Arabic Book Award Judges Take Their Prize and Go Home

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Arabic Book Award Keep Their Money

Via TheGuardian

The Sheikh Zayed Book awards prize for literature, worth £130,000, has been withheld this year, due to a lack of suitable candidates. The awards, which are handed out every year in Abu Dhabi, honor Arab writers from a multitude of countries in different categories. However, the prize for literature was unclaimed this year, because the submitted books “did not meet the award’s stringent norms” required by the advisory council.

A shortlist of six books, five of them novels, was compiled, but all six books were roundly rejected for the top prize by the contest’s judges. The novels The Tea of the Bride, Yahya, A Period of Oppression, and Under the Moonlight were all in the running, as well as a study of Arabic reading, but none of them were considered worthy of the cash prize.

Some critics in the world of Arabic literature have criticized the move, including M. Lynx Qualey of ArabLit.

This non-awarding of the literature prize is not likely to do much for the profile of an award that already languished in the shadow of the IPAF. Despite the SZBA's AED750,000 in prize money, the award has not captured public attention like the International Prize for Arabic Fiction.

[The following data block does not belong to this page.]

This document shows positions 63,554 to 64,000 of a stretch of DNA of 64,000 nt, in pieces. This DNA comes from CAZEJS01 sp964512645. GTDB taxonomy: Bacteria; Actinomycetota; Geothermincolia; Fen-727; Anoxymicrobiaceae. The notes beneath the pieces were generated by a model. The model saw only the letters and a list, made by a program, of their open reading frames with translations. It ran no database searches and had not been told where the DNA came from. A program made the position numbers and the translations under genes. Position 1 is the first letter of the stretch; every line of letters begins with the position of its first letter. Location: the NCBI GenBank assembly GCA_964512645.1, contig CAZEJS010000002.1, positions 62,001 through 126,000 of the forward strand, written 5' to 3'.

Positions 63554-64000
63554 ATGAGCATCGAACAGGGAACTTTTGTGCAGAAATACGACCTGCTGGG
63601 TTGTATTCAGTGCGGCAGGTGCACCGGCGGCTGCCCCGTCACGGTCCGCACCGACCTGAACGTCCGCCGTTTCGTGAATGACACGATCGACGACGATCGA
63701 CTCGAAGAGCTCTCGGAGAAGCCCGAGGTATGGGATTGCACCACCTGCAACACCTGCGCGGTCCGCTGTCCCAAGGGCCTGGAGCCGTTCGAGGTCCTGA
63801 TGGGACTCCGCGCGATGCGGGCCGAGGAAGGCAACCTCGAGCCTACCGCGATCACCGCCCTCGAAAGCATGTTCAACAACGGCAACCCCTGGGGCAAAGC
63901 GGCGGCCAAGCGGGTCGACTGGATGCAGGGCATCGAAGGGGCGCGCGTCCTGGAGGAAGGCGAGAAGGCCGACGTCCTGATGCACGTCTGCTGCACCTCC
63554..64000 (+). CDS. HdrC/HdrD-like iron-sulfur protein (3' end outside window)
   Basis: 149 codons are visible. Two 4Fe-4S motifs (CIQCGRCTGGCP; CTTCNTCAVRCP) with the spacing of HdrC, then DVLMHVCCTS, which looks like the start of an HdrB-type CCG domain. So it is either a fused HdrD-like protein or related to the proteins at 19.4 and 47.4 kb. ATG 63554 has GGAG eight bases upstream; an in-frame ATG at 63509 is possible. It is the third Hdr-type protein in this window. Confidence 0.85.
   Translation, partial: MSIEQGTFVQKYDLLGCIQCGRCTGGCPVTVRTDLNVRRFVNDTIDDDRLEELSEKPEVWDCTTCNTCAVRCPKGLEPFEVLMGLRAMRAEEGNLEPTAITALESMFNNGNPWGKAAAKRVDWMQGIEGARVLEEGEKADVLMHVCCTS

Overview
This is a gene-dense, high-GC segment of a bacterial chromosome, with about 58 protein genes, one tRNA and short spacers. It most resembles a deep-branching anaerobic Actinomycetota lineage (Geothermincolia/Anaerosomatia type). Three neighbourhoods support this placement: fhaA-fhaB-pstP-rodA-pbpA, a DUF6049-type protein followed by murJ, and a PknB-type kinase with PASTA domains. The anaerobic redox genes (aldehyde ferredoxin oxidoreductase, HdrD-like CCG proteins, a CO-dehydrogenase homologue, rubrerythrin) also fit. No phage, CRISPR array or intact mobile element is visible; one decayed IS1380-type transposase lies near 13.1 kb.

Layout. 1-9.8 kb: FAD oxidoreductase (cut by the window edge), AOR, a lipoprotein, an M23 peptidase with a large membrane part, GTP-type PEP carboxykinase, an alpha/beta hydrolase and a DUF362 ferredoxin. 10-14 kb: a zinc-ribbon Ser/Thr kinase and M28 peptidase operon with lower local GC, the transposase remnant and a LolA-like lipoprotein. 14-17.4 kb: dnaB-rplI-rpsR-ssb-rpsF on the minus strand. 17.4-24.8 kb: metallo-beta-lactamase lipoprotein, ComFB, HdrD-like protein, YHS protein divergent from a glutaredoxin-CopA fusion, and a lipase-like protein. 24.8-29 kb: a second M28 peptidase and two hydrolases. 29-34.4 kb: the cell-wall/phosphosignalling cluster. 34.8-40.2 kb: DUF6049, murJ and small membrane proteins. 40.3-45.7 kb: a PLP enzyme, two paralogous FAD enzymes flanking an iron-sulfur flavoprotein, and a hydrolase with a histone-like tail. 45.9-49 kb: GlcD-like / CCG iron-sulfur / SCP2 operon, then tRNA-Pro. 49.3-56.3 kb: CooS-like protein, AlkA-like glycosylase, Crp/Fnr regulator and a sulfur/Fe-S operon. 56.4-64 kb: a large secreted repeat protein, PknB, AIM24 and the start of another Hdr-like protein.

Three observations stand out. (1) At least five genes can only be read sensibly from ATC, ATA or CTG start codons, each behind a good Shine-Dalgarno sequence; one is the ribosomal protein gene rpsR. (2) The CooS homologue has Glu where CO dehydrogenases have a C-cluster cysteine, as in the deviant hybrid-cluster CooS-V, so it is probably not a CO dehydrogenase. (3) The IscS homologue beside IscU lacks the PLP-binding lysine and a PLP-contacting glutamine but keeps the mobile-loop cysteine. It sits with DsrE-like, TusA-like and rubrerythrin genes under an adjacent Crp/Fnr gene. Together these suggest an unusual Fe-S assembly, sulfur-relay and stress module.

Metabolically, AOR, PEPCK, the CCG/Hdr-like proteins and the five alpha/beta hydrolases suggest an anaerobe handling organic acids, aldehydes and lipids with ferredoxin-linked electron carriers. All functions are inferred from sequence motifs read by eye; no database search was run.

John Jarzemsky

News by John Jarzemsky

John is a freelance writer who has been with LitReactor since the days of its halcyon youth. You can check out John's blog, the poorly titled Super Roller Disco Monkey Hullabaloo!, for other reviews, random musings, and ill-thought out rants. He was recently published in Bushwick Nightz, a collection of short stories about the Brooklyn neighborhood in which he resides.

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Jose F. Diaz's picture
Jose F. Diaz from Boston is reading Wolf Hall by Hilary Mantel March 6, 2012 - 3:56pm

That is awesome. I love the fact that you just can't submit anything and win because you are the only ones that submitted. It has to worthy and that is the whole concept of giving out awards. It is for an accomplishment that is deserving. Not just because you threw together a bunch of words.